Clean the pivots well. Make sure you don't lose the thin washers. Often the washers on either side are a different size, so be careful not to mix them up. Use oil sparingly. The cavity where the spring resides may have some thin grease. A tiny bit of oil will also work. I've had some types of grease stiffen up with age, which could cause problems with the speedsafe mechanism, so I'd stay with the sparing use of oil, unless you have a grease that you know will work well. What kind of oil? A mineral oil based lube. Tons of brands out there, including plain old generic mineral oil.

the screws are Torx head, so it would be wise to use the proper tools. On some models, the main pivot screw isn't firmly anchored on one side, and won't accommodate a driver, so it might be difficult to tighten and/or remove.

The handles are usually a different steel than the blade. Many Kershaw knives have a satin bead-blasted finish. This seems to produce a finish that is unusually prone to specks of rust formation even though the steel is stainless. I'd try rubbing off the rust with a piece of canvas wetted with wd40. If you need more aggression, some Barkeeper's Friend scouring powder, rubbed with the fingertip over the rusty areas should do the trick. However, the stuff is abrasive, so scratching may occur.
posted by 2N2222 at 11:36 PM on March 11, 2011

Response by poster: Until very recently the knife and I were in Houston, which is about as humid as it gets in the U.S. I was rather surprised to see the rust spots appear a few months after purchase. It will be a daily carry, but at the time it was mostly laying on a table.

The model is a Leek 1660.

I bought a Torx screwdriver set yesterday and didn't encounter any problems taking the knife apart. The knife does have the satin bead-blasted finish on both the blade and handle.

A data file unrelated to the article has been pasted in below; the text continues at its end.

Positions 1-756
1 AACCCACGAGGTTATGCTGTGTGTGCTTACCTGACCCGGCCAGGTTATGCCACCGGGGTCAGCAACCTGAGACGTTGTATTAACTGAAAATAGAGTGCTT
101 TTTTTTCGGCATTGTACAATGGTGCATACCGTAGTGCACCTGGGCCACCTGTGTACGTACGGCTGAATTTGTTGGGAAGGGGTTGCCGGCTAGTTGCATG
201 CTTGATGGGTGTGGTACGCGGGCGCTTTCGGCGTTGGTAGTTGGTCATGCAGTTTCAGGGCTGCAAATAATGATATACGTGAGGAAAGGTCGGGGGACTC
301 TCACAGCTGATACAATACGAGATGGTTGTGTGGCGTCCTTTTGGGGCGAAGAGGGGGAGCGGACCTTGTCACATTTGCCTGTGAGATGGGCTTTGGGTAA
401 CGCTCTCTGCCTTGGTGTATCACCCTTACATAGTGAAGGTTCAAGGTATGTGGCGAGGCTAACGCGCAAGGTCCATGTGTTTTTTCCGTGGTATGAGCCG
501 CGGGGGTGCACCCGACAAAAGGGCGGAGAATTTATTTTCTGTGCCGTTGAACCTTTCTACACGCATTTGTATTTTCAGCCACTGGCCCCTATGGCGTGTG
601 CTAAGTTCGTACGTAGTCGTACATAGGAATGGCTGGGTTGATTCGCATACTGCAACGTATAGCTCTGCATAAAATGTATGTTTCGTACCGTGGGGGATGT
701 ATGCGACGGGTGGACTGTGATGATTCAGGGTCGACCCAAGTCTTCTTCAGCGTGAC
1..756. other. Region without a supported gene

My plan is to clean the pivot, add a drop or two of mineral oil and see if that makes a difference. If so, I'll clean off the rust and keep it, otherwise I'll contact Kershaw and see if they'll honor the warranty without the sales slip (Do they really expect their customers to have a receipt months and years after purchase?).

Is naval jelly too strong for the steels used in knife making?

Thank you all for your help.
posted by BigSky at 7:35 AM on March 12, 2011

Kershaw will likely honor the warranty even without the receipt. They sent me a couple spare springs just for the asking.

Naval jelly might work OK. Don't let it stay on too long, or it will etch the stainless.
posted by 2N2222 at 9:33 PM on March 12, 2011

Many knife manufacturers (e.g., Benchmade) are great about working on their knives, often with or without proof of purchase. Benchmade will overhaul and sharpen any of their knives for five bucks -- I've done it a couple of times, and same with Leatherman tools. Here's Kershaw's warranty page: They'll even call you before doing any work!

Note that an automatic knife can only be worked on by a dealer, so find one in your area and give them a call.
posted by wenestvedt at 8:36 AM on March 14, 2011

Just send it to Kershaw. They are located south of Portland, OR and have great warranty. Twice now I have walked in and asked to get my knife sharpened. The first time they said the blade was loose (I didnt notice) and replaced it no questions asked. Second time they sharpened it. So +1 for their warranty.
posted by NotSoSimple at 10:57 PM on March 14, 2011